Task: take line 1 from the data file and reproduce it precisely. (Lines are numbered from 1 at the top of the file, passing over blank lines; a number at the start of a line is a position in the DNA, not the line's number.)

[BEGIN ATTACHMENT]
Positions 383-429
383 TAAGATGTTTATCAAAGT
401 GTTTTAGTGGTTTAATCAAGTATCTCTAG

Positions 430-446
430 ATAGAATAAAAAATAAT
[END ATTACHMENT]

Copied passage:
Positions 383-429